Oakwood’s Kelly dies; former city manager, public safety chief

Mike Kelly

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Mike Kelly

Oakwood is mourning the death of a public servant who worked for the city for more than three decades.

Michael Kelly served as assistant to the city manager from 1968 to 1971; as public safety director from 1971 to 1992, heading both the police and fire departments; and as city manager from 1992 until his retirement in March 2002.

Kelly died Monday. He was 76.

“Mike was the consummate professional, in every sense of the word,” Oakwood Mayor Bill Duncan said in a statement. “He will always be remembered for his dedication to the betterment of Oakwood and as a man of the highest integrity.”

Kelly led Oakwood through several notable and significant projects, including the planning, design and construction of the J. David Foell Public Works Center, preliminary planning for the reuse of the former NCR Sugar Camp property and a complete rewrite of the city’s zoning code.

“Mike was one of those very special people you meet in life,” Oakwood City Manager Norbert Klopsch said in a statement. “The manner in which he conducted himself and served the citizens and businesses of Oakwood was a role model for all. He will be missed.”

Kelly was born Nov. 8, 1945 to John and Frances (Minkus) Kelly. A Fairmont East High grad, he earned a bachelor’s degree with honors from Kent State University, and a master’s degree in public administration from the University of Michigan in 1969.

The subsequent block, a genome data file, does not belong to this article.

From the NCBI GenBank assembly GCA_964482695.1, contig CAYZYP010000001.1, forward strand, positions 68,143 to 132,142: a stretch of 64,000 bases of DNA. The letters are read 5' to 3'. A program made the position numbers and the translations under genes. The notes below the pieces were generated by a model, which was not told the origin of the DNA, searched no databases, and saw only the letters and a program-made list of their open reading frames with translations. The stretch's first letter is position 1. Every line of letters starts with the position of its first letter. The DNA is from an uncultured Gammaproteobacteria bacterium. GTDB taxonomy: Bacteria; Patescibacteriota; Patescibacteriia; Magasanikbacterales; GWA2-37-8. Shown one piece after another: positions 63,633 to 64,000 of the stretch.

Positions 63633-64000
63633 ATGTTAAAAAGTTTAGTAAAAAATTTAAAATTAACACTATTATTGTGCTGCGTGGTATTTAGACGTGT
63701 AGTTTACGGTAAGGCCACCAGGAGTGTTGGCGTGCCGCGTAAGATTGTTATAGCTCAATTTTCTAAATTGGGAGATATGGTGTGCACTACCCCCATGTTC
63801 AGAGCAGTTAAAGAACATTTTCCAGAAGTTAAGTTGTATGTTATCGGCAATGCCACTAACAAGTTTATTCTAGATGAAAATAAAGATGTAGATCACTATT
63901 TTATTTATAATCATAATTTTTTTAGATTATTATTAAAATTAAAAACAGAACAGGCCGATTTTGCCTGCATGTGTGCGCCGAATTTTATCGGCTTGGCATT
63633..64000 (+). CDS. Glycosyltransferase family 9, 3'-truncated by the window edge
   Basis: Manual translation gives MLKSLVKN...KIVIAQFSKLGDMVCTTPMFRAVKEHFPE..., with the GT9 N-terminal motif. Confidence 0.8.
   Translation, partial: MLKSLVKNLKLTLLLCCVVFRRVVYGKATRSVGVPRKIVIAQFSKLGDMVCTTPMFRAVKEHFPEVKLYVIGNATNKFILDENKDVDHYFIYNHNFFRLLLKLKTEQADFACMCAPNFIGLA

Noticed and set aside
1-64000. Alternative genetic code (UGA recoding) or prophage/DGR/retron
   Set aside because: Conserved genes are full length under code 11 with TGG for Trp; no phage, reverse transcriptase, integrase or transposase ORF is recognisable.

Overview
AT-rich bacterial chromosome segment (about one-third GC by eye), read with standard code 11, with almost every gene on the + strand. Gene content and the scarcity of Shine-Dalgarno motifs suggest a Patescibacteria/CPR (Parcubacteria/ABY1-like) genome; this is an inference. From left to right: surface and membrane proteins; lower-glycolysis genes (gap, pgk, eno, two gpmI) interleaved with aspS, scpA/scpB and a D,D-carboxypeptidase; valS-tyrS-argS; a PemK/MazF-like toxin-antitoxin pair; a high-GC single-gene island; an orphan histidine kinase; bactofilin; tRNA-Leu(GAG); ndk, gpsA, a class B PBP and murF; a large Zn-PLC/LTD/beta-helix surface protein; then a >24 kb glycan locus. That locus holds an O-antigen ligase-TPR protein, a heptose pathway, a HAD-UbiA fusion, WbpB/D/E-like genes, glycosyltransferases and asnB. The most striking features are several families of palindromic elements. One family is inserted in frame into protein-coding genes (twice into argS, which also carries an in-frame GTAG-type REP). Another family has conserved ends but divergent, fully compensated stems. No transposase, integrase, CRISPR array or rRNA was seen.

He served as the executive director for the Greater Dayton Regional Transit Authority, interim police chief for Mason Police Department, and briefly taught criminal homicide at the University of Dayton. He earned numerous awards including Public Manager of the Year, and was inaugural chairman of the Law Enforcement Foundation, with the historical distinction of being the only chief of police who will have served in that role.

Kelly also earned the Theodore S. Jones Service award for his devotion to the professionalization of the Ohio Association of Chiefs of Police. He was named in the book of “Who’s Who” upon being named the youngest chief of police in the country. In 2003, the OACP created the Michael J. Kelly Excellence & Innovation in Policing Award in his name.

Family will greet friends from 4 to 7 p.m. Monday at Routsong Funeral Home, 2100 E. Stroop Road, Kettering. Masks are requested by the family, but not required.

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